“In Kenya, 80% of the population is at risk of contracting [malaria]. Pregnant mothers and children under five years are the most affected by this disease. Antimalarial drug resistance poses a major threat in the fight against malaria necessitating continuous search for new antimalarial drugs. Due to inadequate and inaccessible health facilities, majority of people living in rural communities heavily depend on traditional medicine which involves the use of medicinal plants for the management of malaria. Most of these indigenous knowledge is undocumented and risks being lost yet such information could be useful in the search of new antimalarial agents.”

Rotheca myricoides
Rotheca myricoides [Photo: Kurt Stüber, Wikimedia Commons]
Working with traditional medicine practitioners and other caregivers, the team documented 42 plant species used in the management of malaria, including Melia azedarach, Aloe spp, Ajuga integrifolia, Vernonia amygdalina, Rotheca myricoides, Fuerstia africana, Zanthoxylum gilletii, Leucas calostachys, Clerodendrum johnstonii, and Physalis peruviana.

Two of the species identified by the team have not previously been reported as treatments for malaria: Rumex steudelii and Phyllanthus sepialis. With two exceptions (Clerodendrum johnstonii and Physalis peruviana), the rest have been tested in the laboratory for antiplasmodial activities. Antiplasmodial compounds have been isolated from fewer than half of the plants so far.

The authors conclude with a call for conservation, both of traditional ethnomedicinal knowledge and of the medicinal plants themselves. They note that botanical medicines used for malaria are mainly obtained from the wild and that those which are cultivated are done so because they are not easily available in the wild (e.g., introduced plants) or face extinction (e.g., Ajuga integrifolia).

Read the complete article at PubMed Central.

The information on my blog is not intended as a substitute for medical professional help or advice but is to be used only as an aid in understanding current medical knowledge. A physician should always be consulted for any health problem or medical condition.




Wild Edible Plants of Burji District, Ethiopia


Ethnobotanical study of wild edible plants in Burji District, Segan Area Zone of Southern Nations, Nationalities and Peoples Region (SNNPR), Ethiopia

Ashagre M, Asfaw Z, Kelbessa E
J Ethnobiol Ethnomed. 2016 Aug 2;12(1):32
PubMed Central: PMC4971624

Investigators at Bule Hora University and Addis Ababa University conducted an ethnobotanical study of wild edible plants in the Burji woreda of southeastern Ethiopia.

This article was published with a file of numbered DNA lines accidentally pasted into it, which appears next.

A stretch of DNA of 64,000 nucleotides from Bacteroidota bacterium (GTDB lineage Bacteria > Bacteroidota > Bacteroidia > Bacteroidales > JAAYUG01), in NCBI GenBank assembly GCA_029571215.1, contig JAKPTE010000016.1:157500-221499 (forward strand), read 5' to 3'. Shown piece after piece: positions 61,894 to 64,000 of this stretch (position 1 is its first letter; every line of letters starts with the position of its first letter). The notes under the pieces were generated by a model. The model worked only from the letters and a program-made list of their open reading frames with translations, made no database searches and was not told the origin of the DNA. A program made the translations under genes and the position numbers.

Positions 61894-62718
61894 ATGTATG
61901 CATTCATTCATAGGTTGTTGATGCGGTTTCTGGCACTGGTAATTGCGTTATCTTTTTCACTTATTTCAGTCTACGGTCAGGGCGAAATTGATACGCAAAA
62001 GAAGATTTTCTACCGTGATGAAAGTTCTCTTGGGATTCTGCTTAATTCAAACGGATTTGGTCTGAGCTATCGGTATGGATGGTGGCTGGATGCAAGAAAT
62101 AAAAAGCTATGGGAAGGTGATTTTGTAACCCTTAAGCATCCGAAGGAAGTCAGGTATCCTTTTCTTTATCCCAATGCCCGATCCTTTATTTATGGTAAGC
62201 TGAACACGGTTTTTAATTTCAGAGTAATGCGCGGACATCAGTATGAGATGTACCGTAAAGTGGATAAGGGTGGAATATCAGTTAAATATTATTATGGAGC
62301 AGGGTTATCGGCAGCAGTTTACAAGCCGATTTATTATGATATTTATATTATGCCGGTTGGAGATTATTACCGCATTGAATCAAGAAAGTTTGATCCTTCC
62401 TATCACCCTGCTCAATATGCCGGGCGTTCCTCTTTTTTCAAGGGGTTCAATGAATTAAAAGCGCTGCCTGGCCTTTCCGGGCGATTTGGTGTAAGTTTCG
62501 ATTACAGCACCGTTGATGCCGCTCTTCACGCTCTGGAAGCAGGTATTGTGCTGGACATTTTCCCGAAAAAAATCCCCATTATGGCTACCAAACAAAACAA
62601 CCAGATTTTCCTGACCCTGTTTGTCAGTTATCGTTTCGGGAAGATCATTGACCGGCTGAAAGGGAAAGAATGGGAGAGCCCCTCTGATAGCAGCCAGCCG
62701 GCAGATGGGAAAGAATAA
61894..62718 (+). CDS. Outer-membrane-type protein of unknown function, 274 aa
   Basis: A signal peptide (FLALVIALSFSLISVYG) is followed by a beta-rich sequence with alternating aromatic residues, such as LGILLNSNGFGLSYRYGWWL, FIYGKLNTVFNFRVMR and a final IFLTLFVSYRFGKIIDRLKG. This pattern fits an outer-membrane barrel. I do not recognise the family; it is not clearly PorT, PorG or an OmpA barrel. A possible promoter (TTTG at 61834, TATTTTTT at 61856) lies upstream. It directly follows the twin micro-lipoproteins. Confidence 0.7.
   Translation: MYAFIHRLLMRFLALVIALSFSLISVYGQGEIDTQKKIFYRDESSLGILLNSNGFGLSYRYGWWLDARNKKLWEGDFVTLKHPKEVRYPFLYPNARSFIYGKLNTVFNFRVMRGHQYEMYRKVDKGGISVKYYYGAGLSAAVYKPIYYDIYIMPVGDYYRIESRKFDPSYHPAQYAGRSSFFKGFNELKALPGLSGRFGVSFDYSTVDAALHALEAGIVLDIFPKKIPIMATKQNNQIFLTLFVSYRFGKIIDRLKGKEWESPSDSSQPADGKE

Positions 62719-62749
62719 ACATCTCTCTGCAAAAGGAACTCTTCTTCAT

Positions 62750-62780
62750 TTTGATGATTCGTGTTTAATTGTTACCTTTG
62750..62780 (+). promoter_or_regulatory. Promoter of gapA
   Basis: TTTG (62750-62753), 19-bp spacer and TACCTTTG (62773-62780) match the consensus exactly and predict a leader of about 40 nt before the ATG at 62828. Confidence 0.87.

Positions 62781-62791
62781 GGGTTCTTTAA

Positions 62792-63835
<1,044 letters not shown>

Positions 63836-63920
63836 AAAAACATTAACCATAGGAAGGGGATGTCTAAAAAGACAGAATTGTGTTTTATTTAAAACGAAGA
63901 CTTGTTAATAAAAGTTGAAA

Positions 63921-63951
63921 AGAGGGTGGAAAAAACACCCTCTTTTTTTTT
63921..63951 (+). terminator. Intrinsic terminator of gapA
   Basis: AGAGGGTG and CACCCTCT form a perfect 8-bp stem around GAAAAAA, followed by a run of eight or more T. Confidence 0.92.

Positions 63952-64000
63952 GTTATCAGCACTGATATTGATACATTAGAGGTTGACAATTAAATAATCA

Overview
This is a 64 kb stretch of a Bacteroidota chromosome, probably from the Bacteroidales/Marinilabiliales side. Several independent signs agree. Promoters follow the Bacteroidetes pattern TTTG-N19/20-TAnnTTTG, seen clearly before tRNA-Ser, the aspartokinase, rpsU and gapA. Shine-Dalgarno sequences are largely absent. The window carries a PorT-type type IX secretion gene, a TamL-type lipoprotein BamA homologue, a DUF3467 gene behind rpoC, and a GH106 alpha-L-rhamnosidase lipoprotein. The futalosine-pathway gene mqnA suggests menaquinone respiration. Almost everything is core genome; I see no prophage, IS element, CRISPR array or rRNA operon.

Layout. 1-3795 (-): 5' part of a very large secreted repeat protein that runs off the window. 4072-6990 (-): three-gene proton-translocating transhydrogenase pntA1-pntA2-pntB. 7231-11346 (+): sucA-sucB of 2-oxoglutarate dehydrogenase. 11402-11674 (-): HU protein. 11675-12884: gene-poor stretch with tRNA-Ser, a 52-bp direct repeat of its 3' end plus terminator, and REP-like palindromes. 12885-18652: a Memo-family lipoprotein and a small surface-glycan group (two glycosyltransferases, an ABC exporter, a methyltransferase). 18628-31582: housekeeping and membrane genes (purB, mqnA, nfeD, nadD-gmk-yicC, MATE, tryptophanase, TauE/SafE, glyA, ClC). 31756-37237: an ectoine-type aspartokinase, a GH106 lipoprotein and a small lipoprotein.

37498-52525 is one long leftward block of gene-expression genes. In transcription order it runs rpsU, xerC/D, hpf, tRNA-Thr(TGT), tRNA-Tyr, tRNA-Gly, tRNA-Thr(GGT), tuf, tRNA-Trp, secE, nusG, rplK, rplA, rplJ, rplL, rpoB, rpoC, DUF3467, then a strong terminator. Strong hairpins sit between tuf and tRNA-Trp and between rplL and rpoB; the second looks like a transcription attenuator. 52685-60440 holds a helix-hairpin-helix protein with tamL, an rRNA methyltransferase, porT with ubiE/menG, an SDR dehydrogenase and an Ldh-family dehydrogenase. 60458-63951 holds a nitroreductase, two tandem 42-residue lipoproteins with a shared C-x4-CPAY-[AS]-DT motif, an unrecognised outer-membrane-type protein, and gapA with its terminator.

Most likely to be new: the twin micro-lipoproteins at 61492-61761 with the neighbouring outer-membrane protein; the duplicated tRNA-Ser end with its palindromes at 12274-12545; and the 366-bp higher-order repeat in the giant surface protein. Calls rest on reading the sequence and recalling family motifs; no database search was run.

Ficus sur
Ficus sur (Photo: JMK, Wikimedia Commons)

Using guided field walks, semi-structured interviews, and direct field observations, the team documented 46 wild plant species used as food. Two species (Arisaema schimperianum and Amorphophallus gomboczianus) were used to supplement the regular food supply and the remainder were used during food shortages, including seven species consumed during famine (Dovyalis abyssinica, Ehretia cymosa, Euclea divinorum, Ficus sur, Lannea schimperi, Olea europaea, and Rumex abyssinicus).

Noting that wild edible plants are under threat in the district due to anthropogenic pressures and disturbed climatic conditions, the authors make a number of recommendations for collaborative action:

“Ethnobotanical studies are important to promote the conservation and management of the vegetation of a certain area. The loss of indigenous knowledge on wild edible plants may occur if the resources disappear from the landscape. Being a basic source of information about the types of wild edible plants found in the study area and their use, this study would help in maintaining the ecological balance of the area and serve as a wakeup call for other researchers, including ethnobotanists and ecologists, to proceed to more of such studies. It enriches the herbarium and serves as permanent herbarium records and specimens for determination and quick botanical reference in future. In addition to these:

  • Some plants, for example, Ariseama schimperianum could be a very good food source at any time; hence should be given due attention either in maintaining it or improving it through domestication for more intensive usage.
  • Proper consideration should be given in the conservation and keeping of both wild edible plants and associated indigenous knowledge.
  • Expansion of farm lands through clearing forests and woodlands should be stopped by inducing intensive agricultural activities than extensive one through fulfilling different inputs.
  • The local people need awareness raising interventions about the sustainable use of natural resources.”

Read the complete article at PubMed Central.

The information on my blog is not intended as a substitute for medical professional help or advice but is to be used only as an aid in understanding current medical knowledge. A physician should always be consulted for any health problem or medical condition.



A Comparative Ethnobotanical Study of the Cholistan Desert & Pothwar Plateau of Pakistan


A comparative ethno-botanical study of Cholistan (an arid area) and Pothwar (a semi-arid area) of Pakistan for traditional medicines

Malik S, Ahmad S, Sadiq A, et al
J Ethnobiol Ethnomed. 2015 Apr 30;11:31
PubMed Central: PMC4460735

Cholistan Desert & Indus River Basin
Cholistan Desert & Indus River Basin [Photo: NASA, Wikimedia Commons]